if somebody were to jailbreak your device and bypass your passcode, information protected by the Data Protection API would remain encrypted and therefore inaccessible, since your passcode—the important piece of the decryption key, is not known.
Data Protection is enabled automatically simply by setting a passcode on the device.
The catch, however, is that the Data Protection feature only secures data in applications that have been specifically designed to use the Data Protection APIs.
In terms of built-in applications, that’s only the Mail app, and third-party apps that actually make use of the Data Protection features are surprisingly rare;
GoodReader and Box.net come to mind as good examples, but many other file storage apps such as Dropbox do not provide this support, meaning that your cached data is no more secure than your physical possession of the device.
This means that if you’re concerned about storing confidential data with secure encryption you will need to look to exclusively using third-party apps that support the Data Protection APIs.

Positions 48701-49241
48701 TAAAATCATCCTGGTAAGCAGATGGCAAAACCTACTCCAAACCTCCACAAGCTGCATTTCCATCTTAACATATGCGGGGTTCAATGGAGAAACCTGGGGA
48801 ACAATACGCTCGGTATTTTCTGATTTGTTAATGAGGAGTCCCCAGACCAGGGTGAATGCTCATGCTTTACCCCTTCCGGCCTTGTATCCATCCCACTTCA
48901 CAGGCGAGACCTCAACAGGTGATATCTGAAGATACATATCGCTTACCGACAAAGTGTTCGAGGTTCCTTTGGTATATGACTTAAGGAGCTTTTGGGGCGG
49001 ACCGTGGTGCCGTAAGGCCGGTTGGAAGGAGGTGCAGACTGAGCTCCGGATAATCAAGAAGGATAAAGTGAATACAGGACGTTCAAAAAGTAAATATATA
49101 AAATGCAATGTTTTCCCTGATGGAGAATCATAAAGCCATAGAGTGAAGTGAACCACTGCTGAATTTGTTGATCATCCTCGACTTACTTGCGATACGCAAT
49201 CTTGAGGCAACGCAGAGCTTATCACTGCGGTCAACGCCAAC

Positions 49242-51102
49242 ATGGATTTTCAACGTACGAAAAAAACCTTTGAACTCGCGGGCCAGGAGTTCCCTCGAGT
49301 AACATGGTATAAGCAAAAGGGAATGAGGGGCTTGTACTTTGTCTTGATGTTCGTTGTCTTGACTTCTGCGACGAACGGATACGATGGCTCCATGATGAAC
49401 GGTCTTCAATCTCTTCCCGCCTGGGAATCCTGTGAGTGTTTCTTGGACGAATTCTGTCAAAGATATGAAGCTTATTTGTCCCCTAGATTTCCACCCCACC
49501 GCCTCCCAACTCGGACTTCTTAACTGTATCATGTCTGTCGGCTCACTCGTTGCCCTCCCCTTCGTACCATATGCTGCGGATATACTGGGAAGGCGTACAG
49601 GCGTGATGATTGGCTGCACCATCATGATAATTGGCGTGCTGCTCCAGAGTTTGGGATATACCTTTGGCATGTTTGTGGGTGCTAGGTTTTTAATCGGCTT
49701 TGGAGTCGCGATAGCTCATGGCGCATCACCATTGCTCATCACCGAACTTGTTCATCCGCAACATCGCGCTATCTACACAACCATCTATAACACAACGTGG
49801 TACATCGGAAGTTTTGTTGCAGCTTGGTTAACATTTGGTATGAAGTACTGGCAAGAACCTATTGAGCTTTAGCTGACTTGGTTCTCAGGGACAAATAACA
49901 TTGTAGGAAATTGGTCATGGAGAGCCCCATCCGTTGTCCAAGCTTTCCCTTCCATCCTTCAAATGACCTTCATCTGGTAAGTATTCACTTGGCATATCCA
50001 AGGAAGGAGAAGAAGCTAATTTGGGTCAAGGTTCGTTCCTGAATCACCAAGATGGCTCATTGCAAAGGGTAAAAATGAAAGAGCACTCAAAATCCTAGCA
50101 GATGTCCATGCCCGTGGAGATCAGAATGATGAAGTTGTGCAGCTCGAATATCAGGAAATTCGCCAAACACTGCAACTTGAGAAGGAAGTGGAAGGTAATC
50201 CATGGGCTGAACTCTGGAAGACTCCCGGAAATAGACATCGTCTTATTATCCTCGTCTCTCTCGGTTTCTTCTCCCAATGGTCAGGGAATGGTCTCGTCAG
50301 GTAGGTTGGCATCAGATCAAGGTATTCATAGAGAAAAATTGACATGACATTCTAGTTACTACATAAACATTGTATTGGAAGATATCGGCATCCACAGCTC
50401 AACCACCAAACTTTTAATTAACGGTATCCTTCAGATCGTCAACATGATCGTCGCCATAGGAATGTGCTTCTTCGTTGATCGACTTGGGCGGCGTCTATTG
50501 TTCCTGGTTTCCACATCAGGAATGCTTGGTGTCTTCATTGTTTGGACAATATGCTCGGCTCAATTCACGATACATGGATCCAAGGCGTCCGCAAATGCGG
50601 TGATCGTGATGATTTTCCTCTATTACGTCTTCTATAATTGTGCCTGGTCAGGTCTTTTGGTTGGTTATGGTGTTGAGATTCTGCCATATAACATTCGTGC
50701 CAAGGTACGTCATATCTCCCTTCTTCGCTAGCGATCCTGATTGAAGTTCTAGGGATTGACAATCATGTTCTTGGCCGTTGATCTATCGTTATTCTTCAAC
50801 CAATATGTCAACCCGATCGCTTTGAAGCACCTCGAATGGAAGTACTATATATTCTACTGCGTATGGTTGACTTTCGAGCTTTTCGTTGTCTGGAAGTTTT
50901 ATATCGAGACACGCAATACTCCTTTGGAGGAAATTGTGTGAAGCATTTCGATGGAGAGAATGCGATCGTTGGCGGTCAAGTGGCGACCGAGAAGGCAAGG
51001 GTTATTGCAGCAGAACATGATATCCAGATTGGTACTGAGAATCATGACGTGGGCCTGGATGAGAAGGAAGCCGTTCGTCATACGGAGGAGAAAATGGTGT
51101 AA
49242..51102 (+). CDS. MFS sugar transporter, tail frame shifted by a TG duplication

It’s also important to keep in mind that any apps that use iCloud storage cannot use Data Protection, as the two are mutually exclusive due to the requirement for background synchronization of iCloud data when the device is locked.
Even GoodReader, for example, notes that documents you choose to store in the “iCloud” section of the app will not be protected by the Data Protection encryption.
Of course even Data Protection is only as secure as the passcode on the device. Using the Apple Configurator you can configure requirements for more complex passcode policies on devices to help improve security in this regard, as well as enabling an automatic erase of the device after a specified number of failed attempts.
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